Sheilah Beckett never retired from illustration, and she moved with the times, switching to graphic design software as the times changed around her. (Note that she died at age 100!)
You may recognise Sheila Beckett’s work from Little Golden Books e.g. My Little Golden Christmas Book: Favorite Christmas Rhymes and Stories (1957) The Twelve Days Of Christmas: A Christmas Carol (1992).
Sheilah Beckett is a good reminder to us all: If you’ve always wanted to pursue a creative career but think you’re too old, you’re not!
Gustaf Adolf Tenggren (1896 – 1970) was a very well-known Swedish American illustrator. He had a fairytale style influenced by Arthur Rackham, also very famous and distinctive. Tenggren’s work is easily recognisable due to the silhouetted figures and caricatured faces.
Margaret Winifred Tarrant (1888 – 1959) was an English illustrator, and children’s author, specializing in depictions of fairy-like children and religious subjects. She began her career at the age of 20, and painted and published into the early 1950s.
This is a much more recent publication. I’ve covered it here. Neil Gaiman re-visioned the story and crafted a less sexist version than the usual, giving Gretel more agency.
This one looks almost like a photo which has had a Photoshop filter put on it. Look closer and you immediately see it’s not, but there’s a weird, unsettling realism about it. The light comes clearly from the moon filtering through trees, though Mattotti has surrounded the children — or the shadows of the children — with white as Wanda Gag did. The layout is also similar to that by Wanda Gag, with the children coming in from the right to a house positioned centre left.
Rodeffer is an artist working today, in a style that harks back to the 1970s. This is a relatively symmetrical version of the gingerbread house. It doesn’t look all that much like food — it doesn’t make you want to lick the page, but the hints of sweets are there. (It would be hard to make this look tasty in this colour palette).
GINGERBREAD HOUSE BY FRANK ADAMS
This edition of Hansel and Gretel was published around 1941, with illustrations by American Frank Adams (1914 – 1987). Before he got into art, Adams was an engineering draftsman during World War 2.
The war was hugely influential for this artist, whose best-known work is for The Home Front, published 1944.
Rie is short for Marie, who lived between 1887 and 1977. Born in the Dutch East Indies to a ship captain father, Cramer came back to the Netherlands and turned into a prolific Dutch illustrator. When commentators talk about the interwar period of illustration, they’re talking about the iconic work by Rie Cramer.
This artist was also a social activist. Some of her work was banned during WW2 for attacking National Socialism. So she wrote for an underground newspaper to get around the ban.
Bill Burgard foregrounded the creepy trees in this minimalist illustration. This is a forest with no life in it at all. There is a light source, coming from the bottom left. The house itself is almost in the centre of the layout… but not quite. These two aspects combined contribute to the uneasy, off-kilter atmosphere.
VARIOUS OTHER ILLUSTRATIONS OF HANSEL AND GRETEL’S GINGERBREAD HOUSE
Influenced by the mysterious place gingerbread holds in classic children’s stories–equal parts wholesome and uncanny, from the tantalizing witch’s house in “Hansel and Gretel” to the man-shaped confection who one day decides to run as fast as he can–beloved novelist Helen Oyeyemi invites readers into a delightful tale of a surprising family legacy, in which the inheritance is a recipe.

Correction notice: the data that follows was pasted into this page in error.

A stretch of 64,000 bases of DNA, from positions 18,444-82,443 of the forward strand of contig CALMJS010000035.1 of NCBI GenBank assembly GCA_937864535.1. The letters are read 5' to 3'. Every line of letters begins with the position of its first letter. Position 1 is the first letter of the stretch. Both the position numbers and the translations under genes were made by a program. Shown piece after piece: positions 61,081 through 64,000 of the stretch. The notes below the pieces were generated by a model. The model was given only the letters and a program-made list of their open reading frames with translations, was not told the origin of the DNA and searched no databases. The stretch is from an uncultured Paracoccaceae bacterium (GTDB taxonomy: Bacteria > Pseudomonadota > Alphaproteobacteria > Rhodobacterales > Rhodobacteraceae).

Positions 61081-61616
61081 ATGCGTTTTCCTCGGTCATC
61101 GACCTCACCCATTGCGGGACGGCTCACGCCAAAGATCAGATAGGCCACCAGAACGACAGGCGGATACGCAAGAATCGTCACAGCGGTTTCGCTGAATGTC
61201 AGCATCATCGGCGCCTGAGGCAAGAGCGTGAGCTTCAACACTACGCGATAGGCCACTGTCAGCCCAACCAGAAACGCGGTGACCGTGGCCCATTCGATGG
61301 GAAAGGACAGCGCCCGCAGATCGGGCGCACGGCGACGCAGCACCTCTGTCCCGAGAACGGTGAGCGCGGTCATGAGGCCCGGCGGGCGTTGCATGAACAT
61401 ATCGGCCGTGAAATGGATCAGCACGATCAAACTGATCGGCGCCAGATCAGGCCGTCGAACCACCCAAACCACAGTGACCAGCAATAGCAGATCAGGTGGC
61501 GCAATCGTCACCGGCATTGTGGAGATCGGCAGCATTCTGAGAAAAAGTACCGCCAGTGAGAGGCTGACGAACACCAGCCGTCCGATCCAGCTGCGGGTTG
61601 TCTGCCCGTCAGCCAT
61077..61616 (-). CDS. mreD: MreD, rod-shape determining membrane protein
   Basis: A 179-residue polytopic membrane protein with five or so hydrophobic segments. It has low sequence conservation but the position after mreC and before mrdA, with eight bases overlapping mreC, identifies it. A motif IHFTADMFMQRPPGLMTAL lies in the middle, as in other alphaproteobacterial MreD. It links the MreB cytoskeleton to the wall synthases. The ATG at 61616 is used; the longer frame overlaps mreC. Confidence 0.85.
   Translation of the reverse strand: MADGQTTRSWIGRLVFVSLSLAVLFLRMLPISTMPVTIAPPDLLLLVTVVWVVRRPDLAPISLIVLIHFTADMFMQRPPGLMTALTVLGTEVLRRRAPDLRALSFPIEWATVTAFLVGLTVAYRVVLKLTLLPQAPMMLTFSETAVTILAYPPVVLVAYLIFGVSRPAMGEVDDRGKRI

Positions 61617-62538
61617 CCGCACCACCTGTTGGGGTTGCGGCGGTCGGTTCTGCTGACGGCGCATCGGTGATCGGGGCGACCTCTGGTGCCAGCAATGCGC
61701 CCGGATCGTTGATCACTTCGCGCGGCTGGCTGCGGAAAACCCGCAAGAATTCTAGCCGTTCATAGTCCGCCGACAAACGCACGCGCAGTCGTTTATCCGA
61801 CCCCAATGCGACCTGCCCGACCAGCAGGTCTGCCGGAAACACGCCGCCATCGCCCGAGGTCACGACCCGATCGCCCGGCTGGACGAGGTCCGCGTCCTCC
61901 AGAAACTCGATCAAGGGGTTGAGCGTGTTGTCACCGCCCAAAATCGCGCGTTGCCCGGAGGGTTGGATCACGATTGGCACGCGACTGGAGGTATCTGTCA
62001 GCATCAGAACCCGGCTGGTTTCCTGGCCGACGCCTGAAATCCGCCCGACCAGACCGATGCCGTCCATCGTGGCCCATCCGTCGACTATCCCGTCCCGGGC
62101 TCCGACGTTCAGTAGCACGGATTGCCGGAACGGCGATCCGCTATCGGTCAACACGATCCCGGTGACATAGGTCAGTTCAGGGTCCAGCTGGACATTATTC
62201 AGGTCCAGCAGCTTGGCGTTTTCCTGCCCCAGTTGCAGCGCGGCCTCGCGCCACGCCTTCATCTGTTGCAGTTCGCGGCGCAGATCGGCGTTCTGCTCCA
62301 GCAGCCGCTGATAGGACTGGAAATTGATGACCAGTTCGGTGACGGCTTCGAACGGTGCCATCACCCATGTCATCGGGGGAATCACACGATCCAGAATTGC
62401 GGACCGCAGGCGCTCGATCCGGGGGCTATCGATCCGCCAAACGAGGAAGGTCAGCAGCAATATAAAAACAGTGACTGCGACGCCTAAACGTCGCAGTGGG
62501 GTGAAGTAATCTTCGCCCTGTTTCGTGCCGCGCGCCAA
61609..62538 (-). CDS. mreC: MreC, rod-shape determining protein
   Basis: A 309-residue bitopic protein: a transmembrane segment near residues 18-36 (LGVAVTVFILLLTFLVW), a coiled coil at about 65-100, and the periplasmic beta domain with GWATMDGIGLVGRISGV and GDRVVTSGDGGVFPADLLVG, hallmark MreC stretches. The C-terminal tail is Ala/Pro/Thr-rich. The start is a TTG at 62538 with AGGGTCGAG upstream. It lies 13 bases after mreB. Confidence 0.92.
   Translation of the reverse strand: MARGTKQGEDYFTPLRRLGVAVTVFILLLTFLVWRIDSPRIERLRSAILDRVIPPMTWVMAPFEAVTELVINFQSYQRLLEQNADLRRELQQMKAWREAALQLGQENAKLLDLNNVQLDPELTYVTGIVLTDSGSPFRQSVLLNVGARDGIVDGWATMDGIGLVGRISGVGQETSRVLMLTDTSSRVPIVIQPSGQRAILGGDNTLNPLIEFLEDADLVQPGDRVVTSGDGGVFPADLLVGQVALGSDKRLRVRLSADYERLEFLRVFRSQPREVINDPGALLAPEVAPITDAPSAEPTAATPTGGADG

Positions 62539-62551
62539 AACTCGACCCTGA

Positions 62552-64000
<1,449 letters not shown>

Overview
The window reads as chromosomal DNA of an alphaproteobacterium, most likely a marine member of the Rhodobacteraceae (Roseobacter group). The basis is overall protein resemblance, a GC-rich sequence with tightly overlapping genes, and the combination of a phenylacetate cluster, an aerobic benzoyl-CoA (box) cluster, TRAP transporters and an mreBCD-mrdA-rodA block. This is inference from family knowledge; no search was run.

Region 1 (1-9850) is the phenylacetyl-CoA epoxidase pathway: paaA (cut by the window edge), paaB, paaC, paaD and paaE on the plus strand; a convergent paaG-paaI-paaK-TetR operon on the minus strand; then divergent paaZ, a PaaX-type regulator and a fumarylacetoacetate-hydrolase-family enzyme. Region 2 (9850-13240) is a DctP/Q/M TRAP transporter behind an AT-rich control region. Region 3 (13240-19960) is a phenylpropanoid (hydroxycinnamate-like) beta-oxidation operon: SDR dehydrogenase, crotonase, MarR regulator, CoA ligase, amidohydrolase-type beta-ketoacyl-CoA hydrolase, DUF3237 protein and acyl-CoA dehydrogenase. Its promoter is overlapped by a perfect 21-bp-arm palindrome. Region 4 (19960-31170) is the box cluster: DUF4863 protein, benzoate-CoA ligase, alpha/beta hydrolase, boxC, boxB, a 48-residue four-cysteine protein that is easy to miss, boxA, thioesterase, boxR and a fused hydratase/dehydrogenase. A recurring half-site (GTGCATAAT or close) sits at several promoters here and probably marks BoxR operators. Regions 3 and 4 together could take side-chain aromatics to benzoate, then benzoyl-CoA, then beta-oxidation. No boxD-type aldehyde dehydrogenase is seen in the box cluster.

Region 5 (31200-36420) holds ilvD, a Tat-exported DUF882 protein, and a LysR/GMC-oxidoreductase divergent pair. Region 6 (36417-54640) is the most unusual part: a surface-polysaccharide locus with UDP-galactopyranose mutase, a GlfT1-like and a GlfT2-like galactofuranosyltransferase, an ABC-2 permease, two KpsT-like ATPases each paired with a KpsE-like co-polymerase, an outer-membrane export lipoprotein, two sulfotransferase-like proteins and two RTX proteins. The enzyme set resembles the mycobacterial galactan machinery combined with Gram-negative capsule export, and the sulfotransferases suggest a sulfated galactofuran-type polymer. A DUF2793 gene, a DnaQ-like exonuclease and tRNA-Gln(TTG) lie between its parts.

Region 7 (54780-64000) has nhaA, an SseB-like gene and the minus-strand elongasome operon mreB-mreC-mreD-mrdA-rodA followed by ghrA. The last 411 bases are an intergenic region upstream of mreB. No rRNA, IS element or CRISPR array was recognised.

Perdita Lee may appear to be your average British schoolgirl; Harriet Lee may seem just a working mother trying to penetrate the school social hierarchy.
But there are signs that they might not be as normal as they think they are. For one thing, they share a gold-painted, seventh-floor walk-up apartment with some surprisingly verbal vegetation.
And then there’s the gingerbread they make. Londoners may find themselves able to take or leave it, but it’s very popular in Druhástrana, the far-away (and, according to Wikipedia, non-existent) land of Harriet Lee’s early youth.
In fact, the world’s truest lover of the Lee family gingerbread is Harriet’s charismatic childhood friend, Gretel Kercheval–a figure who seems to have had a hand in everything (good or bad) that has happened to Harriet since they met.
Decades later, when teenaged Perdita sets out to find her mother’s long-lost friend, it prompts a new telling of Harriet’s story. As the book follows the Lees through encounters with jealousy, ambition, family grudges, work, wealth, and real estate, gingerbread seems to be the one thing that reliably holds a constant value.
THE EDIBLE HOUSES TROPE
Edible houses predate Hansel and Gretel. “The Land of Cockayne” is a poem from a 14th century manuscript, Kildare Poems. This is Ireland’s earliest known literary text in (Middle) English. This particular poem is a satirical piece about a corrupt community of monks, who lead a life of fantastic luxury and dissipation in the mythical land of Cockaigne.
The gingerbread probably didn’t come into this German tale until its English translation.
- Schwankmärchen (Farcical tales) of Schlaraffenland (German): delicatessen products are on the roof
- Fabel de Cocaigne (French): fish, bacon, and sausages are on the roof
- Navicula sive speculum fatuorum by Geiler von Kaisersberg: Pfannkuchen (pancakes) on the roof
- The poem “Das Schlauraffenland” (1530) by Hans Sachens: Fladen (pancakes]) on the roof
- Wrozki by Podworzecki (1589) (Polish): sides of bacon and dumplings etc.
- Hänsel und Gretel: the witch’s house is built from bread, covered in cakes and the windows are made of clear sugar. (The text of Hänsel und Gretel is from various retellings from Hessen. Told by Henriette Dorothea Wild, 1793 – 1867).
Note: the house is made of bread, the roof is decked with cake and the windows were made of clear sugar (hellem Zucker). “Gingerbread” probably came from an English translation.